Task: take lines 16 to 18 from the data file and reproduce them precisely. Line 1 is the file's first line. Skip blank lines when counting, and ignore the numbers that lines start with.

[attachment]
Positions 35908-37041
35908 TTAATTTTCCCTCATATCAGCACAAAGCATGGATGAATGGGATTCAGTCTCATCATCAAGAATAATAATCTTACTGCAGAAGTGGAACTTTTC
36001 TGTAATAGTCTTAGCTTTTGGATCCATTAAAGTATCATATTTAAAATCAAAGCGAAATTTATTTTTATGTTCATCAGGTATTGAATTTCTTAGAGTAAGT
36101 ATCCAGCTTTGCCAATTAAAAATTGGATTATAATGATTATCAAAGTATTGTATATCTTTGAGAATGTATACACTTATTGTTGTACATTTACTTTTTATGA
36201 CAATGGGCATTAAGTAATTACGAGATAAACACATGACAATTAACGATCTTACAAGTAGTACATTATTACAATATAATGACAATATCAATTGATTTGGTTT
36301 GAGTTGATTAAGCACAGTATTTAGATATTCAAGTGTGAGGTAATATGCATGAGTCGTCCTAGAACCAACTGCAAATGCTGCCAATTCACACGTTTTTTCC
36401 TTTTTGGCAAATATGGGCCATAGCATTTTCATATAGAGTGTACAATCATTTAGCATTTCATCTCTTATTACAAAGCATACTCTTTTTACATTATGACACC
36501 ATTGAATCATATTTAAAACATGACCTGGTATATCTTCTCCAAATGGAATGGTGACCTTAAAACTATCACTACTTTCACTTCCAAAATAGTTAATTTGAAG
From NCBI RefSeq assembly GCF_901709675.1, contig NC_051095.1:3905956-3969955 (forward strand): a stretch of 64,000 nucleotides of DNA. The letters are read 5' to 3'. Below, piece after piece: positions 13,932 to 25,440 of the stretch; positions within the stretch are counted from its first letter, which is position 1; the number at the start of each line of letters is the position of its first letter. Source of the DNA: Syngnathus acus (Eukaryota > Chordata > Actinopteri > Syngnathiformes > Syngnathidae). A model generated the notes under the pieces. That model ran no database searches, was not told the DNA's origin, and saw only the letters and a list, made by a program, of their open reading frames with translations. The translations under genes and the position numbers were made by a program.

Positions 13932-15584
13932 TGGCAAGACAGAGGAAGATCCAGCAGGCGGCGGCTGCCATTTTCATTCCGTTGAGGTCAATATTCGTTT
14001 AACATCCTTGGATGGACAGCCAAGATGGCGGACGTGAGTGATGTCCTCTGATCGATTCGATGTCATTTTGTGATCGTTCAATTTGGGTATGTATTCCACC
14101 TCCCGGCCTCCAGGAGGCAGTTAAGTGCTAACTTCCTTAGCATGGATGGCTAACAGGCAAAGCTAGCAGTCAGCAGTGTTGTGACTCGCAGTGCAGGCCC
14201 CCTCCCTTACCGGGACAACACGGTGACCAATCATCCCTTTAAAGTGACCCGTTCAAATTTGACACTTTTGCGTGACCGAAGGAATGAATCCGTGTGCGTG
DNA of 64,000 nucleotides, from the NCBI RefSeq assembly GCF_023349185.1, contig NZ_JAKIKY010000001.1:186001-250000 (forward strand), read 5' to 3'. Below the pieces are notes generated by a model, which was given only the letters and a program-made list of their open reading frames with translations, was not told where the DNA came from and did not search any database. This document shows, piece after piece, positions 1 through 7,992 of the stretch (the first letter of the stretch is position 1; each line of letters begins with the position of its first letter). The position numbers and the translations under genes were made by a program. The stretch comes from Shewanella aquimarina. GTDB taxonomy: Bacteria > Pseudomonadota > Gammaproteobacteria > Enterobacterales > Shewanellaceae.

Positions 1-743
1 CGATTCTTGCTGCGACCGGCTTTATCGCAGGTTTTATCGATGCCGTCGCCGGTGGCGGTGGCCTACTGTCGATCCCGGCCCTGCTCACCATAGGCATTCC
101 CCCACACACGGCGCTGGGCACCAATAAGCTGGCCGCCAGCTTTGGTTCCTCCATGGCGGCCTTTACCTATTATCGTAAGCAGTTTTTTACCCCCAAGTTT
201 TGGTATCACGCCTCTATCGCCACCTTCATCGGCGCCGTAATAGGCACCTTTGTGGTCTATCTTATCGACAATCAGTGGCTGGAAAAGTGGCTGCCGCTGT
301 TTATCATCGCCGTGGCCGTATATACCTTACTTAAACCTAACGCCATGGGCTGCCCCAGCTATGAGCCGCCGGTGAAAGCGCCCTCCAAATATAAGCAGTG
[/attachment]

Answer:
Positions 1-743
1 CGATTCTTGCTGCGACCGGCTTTATCGCAGGTTTTATCGATGCCGTCGCCGGTGGCGGTGGCCTACTGTCGATCCCGGCCCTGCTCACCATAGGCATTCC
101 CCCACACACGGCGCTGGGCACCAATAAGCTGGCCGCCAGCTTTGGTTCCTCCATGGCGGCCTTTACCTATTATCGTAAGCAGTTTTTTACCCCCAAGTTT